Judah Steps Forward
“Judah went up to him and said, ‘O my lord, please let your servant speak a word in my lord’s ears, and let not your anger burn against your servant, for you are like Pharaoh himself’” (Gen. 44:18).- Genesis 44:18–29
Joseph must have had hope that his brothers had become servants of the Lord when they came before him in torn garments (Gen. 44:13–14). After all, this gesture indicated their sorrow over the potential loss of Benjamin, implying that they were not happy to desert him like they were to abandon Joseph (chap. 37). His brothers’ confession of their sin (44:16) gave more proof of their repentance. Yet their hearts were invisible to Joseph, and that is why he did not accept the offer to make all of them his slaves. Instead, Joseph said he was willing to take only Benjamin and let the rest go free (v. 17), thereby putting the brothers in a situation similar to the one they were in years before. They profited from the sale of Joseph, the favored son, into slavery, and with Benjamin they were offered the chance to win their freedom at his expense. Whether or not they chose to profit themselves in the pharaoh’s court would show the true state of their souls.
Having served as the brothers’ spokesman once before (44:14–17), Judah again stepped forward to reply to Joseph’s offer, as we read in today’s passage. Imagine how conflicted Joseph must have felt when staring Judah in the eyes. This man convinced Jacob’s other sons to sell Joseph into slavery and all the misery that ensued in the land of the Nile (37:26–28). Would Joseph obey God’s command to love his enemies, especially if they show remorse for their sins (Luke 6:35)? Truly, his faith was tested during this episode.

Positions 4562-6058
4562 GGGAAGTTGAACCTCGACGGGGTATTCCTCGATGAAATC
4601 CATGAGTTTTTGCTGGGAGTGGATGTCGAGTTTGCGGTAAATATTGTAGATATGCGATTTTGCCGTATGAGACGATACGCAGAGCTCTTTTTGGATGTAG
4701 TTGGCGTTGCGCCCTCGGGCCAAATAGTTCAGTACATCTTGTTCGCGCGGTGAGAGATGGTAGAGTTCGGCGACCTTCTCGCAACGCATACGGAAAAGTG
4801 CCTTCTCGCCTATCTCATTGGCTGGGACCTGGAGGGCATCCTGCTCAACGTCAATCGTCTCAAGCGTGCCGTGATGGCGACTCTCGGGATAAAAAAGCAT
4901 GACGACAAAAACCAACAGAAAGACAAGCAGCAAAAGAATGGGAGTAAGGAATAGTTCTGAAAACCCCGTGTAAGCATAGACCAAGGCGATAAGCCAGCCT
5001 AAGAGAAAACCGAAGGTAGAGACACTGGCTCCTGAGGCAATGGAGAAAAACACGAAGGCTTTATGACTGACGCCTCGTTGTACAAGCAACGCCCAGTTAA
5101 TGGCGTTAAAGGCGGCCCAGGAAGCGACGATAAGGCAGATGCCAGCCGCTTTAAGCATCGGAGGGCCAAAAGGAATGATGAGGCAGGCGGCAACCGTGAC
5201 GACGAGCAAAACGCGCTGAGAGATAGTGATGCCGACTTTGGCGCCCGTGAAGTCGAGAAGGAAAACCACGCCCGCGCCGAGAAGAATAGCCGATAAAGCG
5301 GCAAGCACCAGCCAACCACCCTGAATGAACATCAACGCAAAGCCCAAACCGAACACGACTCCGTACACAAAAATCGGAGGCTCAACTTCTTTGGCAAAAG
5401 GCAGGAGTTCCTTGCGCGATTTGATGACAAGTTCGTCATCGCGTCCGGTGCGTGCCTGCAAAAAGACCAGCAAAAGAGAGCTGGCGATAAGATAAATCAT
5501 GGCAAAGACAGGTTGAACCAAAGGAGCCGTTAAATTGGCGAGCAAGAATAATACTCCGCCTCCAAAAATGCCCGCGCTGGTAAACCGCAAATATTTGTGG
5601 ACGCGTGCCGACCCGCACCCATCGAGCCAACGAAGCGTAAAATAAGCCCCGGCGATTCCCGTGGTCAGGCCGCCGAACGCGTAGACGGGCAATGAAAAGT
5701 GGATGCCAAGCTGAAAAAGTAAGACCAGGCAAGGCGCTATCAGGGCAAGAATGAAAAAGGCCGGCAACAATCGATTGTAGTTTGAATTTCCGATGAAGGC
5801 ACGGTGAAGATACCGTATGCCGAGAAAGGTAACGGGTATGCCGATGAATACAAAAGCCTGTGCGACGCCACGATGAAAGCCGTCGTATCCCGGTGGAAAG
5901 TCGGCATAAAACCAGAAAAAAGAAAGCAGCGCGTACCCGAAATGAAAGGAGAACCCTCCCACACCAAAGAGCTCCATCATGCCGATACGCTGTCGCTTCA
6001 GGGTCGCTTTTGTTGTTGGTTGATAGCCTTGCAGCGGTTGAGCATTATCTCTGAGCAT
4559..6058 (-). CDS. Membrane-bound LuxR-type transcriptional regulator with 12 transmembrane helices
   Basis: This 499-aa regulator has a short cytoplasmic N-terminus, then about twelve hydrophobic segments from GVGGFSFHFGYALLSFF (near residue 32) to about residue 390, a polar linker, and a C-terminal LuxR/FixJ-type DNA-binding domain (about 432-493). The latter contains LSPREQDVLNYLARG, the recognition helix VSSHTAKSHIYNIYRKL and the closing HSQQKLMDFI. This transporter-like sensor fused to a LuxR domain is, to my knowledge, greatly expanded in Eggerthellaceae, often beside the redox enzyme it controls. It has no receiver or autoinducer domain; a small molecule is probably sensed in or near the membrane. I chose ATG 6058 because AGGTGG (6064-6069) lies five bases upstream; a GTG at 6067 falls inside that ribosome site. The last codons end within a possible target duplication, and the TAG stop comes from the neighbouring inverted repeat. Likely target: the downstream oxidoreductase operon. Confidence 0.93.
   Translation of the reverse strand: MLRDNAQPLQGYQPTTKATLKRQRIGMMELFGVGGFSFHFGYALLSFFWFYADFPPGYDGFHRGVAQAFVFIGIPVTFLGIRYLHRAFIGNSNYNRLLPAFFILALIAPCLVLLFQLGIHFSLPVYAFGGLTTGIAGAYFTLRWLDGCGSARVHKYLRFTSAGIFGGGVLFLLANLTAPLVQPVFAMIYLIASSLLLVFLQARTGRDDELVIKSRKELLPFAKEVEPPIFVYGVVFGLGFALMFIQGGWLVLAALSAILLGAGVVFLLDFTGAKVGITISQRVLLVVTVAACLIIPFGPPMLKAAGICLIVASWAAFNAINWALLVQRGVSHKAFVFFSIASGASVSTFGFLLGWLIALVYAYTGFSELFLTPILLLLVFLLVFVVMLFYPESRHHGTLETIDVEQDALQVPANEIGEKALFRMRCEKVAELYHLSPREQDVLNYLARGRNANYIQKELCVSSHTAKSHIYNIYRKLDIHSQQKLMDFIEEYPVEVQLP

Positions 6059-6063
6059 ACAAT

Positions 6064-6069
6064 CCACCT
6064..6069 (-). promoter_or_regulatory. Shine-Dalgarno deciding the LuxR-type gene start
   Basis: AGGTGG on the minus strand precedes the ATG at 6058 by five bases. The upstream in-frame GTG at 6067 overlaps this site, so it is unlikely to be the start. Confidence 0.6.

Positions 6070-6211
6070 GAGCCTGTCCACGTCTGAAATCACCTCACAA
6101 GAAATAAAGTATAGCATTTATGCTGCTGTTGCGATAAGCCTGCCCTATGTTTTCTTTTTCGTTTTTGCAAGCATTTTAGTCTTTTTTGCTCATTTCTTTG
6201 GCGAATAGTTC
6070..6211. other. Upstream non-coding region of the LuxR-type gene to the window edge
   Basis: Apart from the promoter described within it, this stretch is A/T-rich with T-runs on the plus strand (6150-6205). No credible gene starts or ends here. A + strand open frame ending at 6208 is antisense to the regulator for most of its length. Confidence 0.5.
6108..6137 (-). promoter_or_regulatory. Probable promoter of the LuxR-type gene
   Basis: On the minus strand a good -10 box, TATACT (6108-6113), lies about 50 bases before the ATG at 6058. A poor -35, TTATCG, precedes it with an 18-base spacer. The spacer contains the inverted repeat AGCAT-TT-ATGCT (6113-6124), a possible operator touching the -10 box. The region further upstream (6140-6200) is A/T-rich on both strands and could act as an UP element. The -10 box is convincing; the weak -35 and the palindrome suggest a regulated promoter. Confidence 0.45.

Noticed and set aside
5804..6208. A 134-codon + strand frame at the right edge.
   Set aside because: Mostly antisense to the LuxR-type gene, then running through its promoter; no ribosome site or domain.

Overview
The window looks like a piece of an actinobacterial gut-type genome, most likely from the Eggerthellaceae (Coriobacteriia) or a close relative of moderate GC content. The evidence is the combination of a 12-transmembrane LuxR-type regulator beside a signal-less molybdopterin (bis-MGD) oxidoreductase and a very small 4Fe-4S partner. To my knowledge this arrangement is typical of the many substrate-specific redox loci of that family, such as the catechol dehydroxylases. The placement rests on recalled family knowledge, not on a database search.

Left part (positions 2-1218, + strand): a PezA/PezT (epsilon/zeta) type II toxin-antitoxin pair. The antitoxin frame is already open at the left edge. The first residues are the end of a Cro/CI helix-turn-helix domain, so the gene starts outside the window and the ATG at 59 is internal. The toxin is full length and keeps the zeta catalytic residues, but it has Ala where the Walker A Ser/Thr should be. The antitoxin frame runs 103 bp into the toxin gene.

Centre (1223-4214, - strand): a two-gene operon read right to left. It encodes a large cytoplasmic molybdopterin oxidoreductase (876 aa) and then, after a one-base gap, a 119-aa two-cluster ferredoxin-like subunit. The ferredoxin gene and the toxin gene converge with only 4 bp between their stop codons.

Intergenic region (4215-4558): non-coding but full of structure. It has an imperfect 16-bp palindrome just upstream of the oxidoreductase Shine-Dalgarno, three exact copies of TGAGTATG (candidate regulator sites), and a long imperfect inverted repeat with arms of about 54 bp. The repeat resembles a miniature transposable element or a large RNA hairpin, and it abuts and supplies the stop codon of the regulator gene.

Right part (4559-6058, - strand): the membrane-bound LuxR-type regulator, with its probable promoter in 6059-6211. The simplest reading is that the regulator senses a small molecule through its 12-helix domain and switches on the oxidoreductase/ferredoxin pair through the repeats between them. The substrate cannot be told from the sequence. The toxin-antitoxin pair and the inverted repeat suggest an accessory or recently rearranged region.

What ensues is the longest, most impassioned speech in Genesis. Notably, Judah shows he has made peace with the fact that Jacob loves Rachel’s sons more than Leah’s. He repeatedly mentions the special affection his father has for Benjamin (Gen. 44:20, 27–29) and appeals to it so that the boy might go free (vv. 30–34). The fatherly favoritism that earlier sparked brotherly hatred is now the very ground upon which Judah stands to secure Benjamin’s release. Jacob may not love Judah as much, but Judah does not sinfully let this stand in the way of the Lord’s demand that he honor his father (Ex. 20:12) like he did when he callously abandoned Joseph into slavery.
Some of us may have had parents who loved a brother or sister more than they loved us. Some may let this fester into bitterness, leading them to neglect their duty to honor their parents and love their siblings. Even if our families were not like this, all of us have experienced feelings of rejection and exclusion. This too can fester into bitter anger. Confess any resentment you may hold against God or others and know that the Lord loves you.
Passages for Further Study
1 Thess. 4:9–12